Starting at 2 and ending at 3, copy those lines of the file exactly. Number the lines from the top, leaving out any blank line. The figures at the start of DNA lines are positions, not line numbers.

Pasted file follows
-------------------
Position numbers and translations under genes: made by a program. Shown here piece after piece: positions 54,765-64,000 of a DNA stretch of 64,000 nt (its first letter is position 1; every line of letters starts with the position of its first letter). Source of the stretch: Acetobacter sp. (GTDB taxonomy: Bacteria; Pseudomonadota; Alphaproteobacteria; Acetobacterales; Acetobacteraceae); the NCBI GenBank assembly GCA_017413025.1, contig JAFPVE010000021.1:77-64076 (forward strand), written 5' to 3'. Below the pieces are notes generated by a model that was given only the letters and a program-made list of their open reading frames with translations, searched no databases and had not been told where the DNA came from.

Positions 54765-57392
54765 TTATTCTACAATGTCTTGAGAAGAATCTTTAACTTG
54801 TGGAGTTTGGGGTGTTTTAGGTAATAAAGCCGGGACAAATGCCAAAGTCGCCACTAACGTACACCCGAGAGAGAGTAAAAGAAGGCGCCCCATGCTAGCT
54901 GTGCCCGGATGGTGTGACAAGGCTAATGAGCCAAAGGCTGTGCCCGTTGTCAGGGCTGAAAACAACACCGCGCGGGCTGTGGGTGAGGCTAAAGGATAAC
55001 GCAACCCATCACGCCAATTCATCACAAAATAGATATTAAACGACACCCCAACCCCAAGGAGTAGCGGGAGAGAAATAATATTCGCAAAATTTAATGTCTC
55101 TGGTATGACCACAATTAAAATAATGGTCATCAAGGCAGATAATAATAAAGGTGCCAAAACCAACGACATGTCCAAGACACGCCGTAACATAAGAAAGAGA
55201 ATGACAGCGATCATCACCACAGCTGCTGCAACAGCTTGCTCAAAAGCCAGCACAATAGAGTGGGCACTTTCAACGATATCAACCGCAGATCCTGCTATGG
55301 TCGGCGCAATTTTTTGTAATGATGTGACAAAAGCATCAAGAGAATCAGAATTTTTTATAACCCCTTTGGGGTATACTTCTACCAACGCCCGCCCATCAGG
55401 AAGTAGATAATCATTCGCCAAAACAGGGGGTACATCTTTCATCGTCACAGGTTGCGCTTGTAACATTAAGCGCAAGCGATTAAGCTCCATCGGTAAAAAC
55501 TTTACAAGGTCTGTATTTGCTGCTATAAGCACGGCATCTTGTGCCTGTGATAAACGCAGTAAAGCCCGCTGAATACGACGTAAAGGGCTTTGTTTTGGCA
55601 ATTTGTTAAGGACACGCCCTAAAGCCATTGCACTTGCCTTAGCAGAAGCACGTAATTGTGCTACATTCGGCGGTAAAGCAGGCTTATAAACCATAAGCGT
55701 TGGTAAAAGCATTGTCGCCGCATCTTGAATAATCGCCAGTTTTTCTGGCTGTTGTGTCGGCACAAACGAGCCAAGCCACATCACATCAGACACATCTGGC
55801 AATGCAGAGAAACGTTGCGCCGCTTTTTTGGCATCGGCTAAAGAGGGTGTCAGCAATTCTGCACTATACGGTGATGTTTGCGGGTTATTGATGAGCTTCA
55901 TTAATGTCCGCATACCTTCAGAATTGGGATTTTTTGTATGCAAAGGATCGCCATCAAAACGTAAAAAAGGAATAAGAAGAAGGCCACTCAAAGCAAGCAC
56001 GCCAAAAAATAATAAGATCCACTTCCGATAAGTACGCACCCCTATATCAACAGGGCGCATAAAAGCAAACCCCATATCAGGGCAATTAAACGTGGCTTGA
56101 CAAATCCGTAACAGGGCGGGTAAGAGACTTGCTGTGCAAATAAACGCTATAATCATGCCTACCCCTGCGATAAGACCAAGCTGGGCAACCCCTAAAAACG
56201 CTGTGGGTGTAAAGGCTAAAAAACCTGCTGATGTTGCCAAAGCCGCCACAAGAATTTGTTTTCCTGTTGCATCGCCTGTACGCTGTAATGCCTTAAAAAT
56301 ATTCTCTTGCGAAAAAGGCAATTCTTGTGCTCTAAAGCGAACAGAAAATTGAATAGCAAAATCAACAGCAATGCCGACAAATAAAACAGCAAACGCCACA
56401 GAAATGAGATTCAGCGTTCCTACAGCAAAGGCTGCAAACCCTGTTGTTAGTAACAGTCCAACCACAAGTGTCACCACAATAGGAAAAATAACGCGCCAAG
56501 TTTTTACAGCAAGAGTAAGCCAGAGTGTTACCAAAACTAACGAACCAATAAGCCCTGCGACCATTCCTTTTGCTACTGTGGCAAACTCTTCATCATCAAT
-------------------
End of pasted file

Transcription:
Positions 54765-57392
54765 TTATTCTACAATGTCTTGAGAAGAATCTTTAACTTG